MONDAY, SEPTEMBER 26, 2016

Mosquitoes born in cooler temperatures have weaker immune systems

Scientists at Virginia Tech announced on Monday that mosquitoes that have been reared in colder climates are shown to have weaker immune systems.

Mosquitoes are a major concern around the world because of the insects' ability to spread diseases like West Nile fever, malaria and chikungunya fever. Mosquitoes with lower immune systems are shown to be more susceptible to these diseases, making them more likely to carry and transmit them to humans.

"Mosquitoes like to breed and lay their eggs in dark, cool places because that means the water will last longer," Zach Adelman, an associate professor of entomology in the College of Agriculture and Life Sciences, said. "They don't lay their eggs in sunny spots because that will dry the water out in a day or two. Although this has been known of some time, we are just learning about its potential affects on the mosquito immune response. Hopefully, this information can be used to build better models that more correctly predict when we'll have disease transmission."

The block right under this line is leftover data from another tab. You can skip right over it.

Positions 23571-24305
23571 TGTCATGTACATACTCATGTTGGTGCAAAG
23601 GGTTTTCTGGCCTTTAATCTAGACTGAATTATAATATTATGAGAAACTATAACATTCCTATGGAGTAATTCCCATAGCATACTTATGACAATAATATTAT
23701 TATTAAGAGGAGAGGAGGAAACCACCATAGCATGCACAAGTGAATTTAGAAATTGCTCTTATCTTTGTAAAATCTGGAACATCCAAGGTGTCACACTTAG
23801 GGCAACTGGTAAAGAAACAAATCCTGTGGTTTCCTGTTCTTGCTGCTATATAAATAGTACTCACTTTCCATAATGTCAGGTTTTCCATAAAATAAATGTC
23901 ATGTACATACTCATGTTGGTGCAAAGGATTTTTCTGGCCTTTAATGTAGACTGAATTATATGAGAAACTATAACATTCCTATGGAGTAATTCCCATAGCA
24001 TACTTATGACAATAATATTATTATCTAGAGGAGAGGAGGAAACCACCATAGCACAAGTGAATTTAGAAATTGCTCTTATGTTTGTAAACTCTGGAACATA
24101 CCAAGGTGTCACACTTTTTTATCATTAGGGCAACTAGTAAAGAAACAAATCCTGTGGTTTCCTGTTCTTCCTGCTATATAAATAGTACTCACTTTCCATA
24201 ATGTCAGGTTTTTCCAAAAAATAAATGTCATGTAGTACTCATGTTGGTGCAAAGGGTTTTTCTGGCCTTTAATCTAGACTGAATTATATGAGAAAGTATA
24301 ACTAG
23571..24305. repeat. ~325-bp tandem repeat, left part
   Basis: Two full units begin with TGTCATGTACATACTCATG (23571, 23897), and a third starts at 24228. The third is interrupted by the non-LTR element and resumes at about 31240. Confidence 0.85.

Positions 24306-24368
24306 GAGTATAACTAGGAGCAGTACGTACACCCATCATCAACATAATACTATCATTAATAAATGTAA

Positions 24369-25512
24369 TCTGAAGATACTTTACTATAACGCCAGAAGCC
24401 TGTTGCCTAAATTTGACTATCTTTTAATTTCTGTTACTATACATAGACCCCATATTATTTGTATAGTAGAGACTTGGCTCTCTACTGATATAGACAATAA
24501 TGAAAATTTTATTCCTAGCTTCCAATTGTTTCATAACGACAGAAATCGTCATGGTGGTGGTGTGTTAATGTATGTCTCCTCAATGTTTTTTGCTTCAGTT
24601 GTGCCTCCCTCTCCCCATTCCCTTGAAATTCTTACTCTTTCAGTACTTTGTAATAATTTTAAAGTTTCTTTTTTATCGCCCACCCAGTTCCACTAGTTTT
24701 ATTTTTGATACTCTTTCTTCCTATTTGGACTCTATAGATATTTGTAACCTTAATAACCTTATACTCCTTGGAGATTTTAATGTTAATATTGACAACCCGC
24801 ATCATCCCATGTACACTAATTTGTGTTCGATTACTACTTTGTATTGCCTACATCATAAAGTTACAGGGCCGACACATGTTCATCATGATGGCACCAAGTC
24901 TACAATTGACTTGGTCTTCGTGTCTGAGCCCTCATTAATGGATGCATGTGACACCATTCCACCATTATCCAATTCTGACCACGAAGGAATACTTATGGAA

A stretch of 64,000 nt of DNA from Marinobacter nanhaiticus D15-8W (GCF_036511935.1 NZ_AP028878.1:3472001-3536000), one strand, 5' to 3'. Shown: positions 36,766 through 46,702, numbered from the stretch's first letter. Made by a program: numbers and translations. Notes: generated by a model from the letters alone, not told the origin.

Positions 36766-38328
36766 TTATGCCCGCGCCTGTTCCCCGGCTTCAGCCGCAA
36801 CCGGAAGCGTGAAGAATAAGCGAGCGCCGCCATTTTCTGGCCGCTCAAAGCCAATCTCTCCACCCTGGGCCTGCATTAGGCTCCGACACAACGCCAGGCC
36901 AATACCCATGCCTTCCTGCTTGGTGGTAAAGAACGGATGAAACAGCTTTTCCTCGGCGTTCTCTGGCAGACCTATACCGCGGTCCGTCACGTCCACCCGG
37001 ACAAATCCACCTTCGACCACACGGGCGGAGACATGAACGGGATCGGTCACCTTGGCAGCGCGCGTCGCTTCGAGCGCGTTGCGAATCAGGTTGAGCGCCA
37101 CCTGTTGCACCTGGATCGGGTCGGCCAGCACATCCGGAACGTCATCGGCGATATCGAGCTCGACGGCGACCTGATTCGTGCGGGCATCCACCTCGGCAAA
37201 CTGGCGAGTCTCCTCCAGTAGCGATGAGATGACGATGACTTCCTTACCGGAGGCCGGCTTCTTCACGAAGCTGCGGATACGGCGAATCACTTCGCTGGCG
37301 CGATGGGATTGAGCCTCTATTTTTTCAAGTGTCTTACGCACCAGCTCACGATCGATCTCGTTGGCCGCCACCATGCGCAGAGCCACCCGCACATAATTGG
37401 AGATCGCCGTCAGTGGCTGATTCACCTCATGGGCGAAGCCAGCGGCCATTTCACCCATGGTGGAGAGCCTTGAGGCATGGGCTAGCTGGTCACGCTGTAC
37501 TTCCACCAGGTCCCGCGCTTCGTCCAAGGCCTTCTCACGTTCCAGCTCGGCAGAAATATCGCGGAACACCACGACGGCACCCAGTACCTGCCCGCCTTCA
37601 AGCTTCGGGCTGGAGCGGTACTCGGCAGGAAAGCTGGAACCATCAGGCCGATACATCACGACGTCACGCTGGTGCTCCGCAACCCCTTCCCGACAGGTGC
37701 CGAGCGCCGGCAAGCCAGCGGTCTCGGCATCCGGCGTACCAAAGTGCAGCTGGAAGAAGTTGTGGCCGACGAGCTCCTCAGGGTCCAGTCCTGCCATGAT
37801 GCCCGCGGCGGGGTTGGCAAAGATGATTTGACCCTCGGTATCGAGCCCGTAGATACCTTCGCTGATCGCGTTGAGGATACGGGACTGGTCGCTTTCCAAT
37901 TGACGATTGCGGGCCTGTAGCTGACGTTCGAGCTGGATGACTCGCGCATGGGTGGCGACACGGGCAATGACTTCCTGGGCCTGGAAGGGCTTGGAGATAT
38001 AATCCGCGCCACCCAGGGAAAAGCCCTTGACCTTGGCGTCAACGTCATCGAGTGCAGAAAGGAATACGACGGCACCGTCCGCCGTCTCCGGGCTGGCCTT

The research was published on May 31 in PLOS Neglected Tropical Diseases. The research goes over different weather conditions and how they affect the mosquitoes' immune system. The numbers suggest that focusing solely on warmer temperatures when considering links between climate change and disease transmission might be unwise at this stage.

"Our data offers a plausible hypothesis for how changes in weather influence the transmission of these diseases and will likely continue to do so in the future," Kevin Myles, an associate professor of entomology in the College of Agriculture and Life Sciences, said.